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onstitution by the North, and to-day, instead of war, she would have had peace; instead of offering her brave men by thousands as sacrifices to the God of battles, she would have them engaged in the industrial arts at home; instead of deserted rivers and silent harbors, we should have our water-courses still whitened with the wings of commerce and our ports busy with the hum of mercantile labor. Had we loved liberty but in name, instead of abandoned dwellings, homesteads burnt, the town of Hampton in ashes, and fertile acres filled with ungathered grain and rankling weeds, on the borders of Virginia, we should to-day have our homes and household gods unpolluted by the vandal hands of Lincoln's hirelings, our granaries filled with this year's products, and our fields freshly ploughed for the autumn seed. But all this sad contrast we cheerfully, joyously look upon, and hold our lives ready for the sacrifice, too, whenever our country may demand them; for we are struggling in the cause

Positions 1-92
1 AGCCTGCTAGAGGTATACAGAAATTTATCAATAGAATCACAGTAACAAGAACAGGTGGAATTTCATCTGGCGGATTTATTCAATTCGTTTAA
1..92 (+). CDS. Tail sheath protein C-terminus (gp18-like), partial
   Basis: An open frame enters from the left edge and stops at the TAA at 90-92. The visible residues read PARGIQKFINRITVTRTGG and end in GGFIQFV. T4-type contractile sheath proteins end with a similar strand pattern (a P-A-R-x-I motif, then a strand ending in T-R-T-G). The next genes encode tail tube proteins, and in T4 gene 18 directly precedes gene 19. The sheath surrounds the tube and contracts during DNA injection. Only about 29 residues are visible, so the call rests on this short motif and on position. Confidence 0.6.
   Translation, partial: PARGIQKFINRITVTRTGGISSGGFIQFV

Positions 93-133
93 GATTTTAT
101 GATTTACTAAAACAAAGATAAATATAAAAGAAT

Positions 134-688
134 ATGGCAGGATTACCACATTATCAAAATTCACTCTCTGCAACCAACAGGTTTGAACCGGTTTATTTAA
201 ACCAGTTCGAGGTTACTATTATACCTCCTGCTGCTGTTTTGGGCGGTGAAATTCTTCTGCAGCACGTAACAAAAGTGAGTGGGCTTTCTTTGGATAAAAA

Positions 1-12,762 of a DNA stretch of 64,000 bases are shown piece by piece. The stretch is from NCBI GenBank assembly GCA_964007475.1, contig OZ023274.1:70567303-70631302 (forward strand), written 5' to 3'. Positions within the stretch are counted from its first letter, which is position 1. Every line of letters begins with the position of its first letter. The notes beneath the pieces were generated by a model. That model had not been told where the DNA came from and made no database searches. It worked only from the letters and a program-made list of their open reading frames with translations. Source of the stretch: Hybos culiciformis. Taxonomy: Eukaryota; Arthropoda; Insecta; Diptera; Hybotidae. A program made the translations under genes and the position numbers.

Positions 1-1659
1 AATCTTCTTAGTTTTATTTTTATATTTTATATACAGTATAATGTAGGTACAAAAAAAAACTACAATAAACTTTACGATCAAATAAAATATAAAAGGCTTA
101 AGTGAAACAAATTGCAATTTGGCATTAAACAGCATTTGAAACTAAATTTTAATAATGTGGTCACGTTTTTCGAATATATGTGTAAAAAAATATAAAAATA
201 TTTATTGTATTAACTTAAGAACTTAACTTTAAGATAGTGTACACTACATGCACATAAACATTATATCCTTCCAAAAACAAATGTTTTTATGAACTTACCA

t near the Market-House, in which five or six persons were engaged, several of whom were quite roughly handled; but nobody was very seriously hurt. Such disturbances are not of frequent occurrence in our city, and are quickly quieted by the vigilant military guard. Persons in town to-day from the coast below, reaching some distance South of Cape Henry, report a very quiet state of affairs.--A vigilant watch is maintained by day and night upon the movements of the enemy's vessels. It is hoped that the expedition planned at Chicomicomico, N. C., to attack the fifteen hundred Hessians that landed near that place, will be entirely successful in capturing the intruders. Nothing reliable has been heard here for two days relative to army movements on the North Carolina coast. Some of the negroes captured on board the Fanny are said to have been stolen by Picayune Butler from citizens of the ill-fated town of Hampton, and will do doubt be restored to their rightful owners.